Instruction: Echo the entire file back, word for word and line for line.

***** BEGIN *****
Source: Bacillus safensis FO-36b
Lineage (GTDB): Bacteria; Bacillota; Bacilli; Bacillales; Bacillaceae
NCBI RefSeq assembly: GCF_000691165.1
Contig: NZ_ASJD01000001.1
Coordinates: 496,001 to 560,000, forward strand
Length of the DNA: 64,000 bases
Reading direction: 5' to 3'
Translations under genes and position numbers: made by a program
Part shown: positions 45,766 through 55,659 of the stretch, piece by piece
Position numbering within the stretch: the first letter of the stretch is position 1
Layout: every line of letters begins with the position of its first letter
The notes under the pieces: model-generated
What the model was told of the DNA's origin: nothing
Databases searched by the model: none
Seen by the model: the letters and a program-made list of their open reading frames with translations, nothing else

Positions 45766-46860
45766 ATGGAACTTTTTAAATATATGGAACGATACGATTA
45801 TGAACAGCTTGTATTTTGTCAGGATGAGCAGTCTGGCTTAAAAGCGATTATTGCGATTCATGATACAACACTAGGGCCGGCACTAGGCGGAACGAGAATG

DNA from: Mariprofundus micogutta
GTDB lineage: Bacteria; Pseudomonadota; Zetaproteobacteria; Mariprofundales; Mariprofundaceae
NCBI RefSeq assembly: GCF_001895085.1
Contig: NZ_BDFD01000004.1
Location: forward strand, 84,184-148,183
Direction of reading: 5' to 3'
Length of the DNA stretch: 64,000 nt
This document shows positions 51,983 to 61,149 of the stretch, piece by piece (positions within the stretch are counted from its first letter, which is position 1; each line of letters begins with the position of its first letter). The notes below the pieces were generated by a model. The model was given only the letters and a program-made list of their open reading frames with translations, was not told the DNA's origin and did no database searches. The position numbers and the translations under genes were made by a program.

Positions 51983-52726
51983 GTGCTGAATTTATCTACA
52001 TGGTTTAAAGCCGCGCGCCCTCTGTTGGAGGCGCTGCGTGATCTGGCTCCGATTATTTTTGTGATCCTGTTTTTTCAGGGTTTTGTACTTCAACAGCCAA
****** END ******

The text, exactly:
Source: Bacillus safensis FO-36b
Lineage (GTDB): Bacteria; Bacillota; Bacilli; Bacillales; Bacillaceae
NCBI RefSeq assembly: GCF_000691165.1
Contig: NZ_ASJD01000001.1
Coordinates: 496,001 to 560,000, forward strand
Length of the DNA: 64,000 bases
Reading direction: 5' to 3'
Translations under genes and position numbers: made by a program
Part shown: positions 45,766 through 55,659 of the stretch, piece by piece
Position numbering within the stretch: the first letter of the stretch is position 1
Layout: every line of letters begins with the position of its first letter
The notes under the pieces: model-generated
What the model was told of the DNA's origin: nothing
Databases searched by the model: none
Seen by the model: the letters and a program-made list of their open reading frames with translations, nothing else

Positions 45766-46860
45766 ATGGAACTTTTTAAATATATGGAACGATACGATTA
45801 TGAACAGCTTGTATTTTGTCAGGATGAGCAGTCTGGCTTAAAAGCGATTATTGCGATTCATGATACAACACTAGGGCCGGCACTAGGCGGAACGAGAATG

DNA from: Mariprofundus micogutta
GTDB lineage: Bacteria; Pseudomonadota; Zetaproteobacteria; Mariprofundales; Mariprofundaceae
NCBI RefSeq assembly: GCF_001895085.1
Contig: NZ_BDFD01000004.1
Location: forward strand, 84,184-148,183
Direction of reading: 5' to 3'
Length of the DNA stretch: 64,000 nt
This document shows positions 51,983 to 61,149 of the stretch, piece by piece (positions within the stretch are counted from its first letter, which is position 1; each line of letters begins with the position of its first letter). The notes below the pieces were generated by a model. The model was given only the letters and a program-made list of their open reading frames with translations, was not told the DNA's origin and did no database searches. The position numbers and the translations under genes were made by a program.

Positions 51983-52726
51983 GTGCTGAATTTATCTACA
52001 TGGTTTAAAGCCGCGCGCCCTCTGTTGGAGGCGCTGCGTGATCTGGCTCCGATTATTTTTGTGATCCTGTTTTTTCAGGGTTTTGTACTTCAACAGCCAA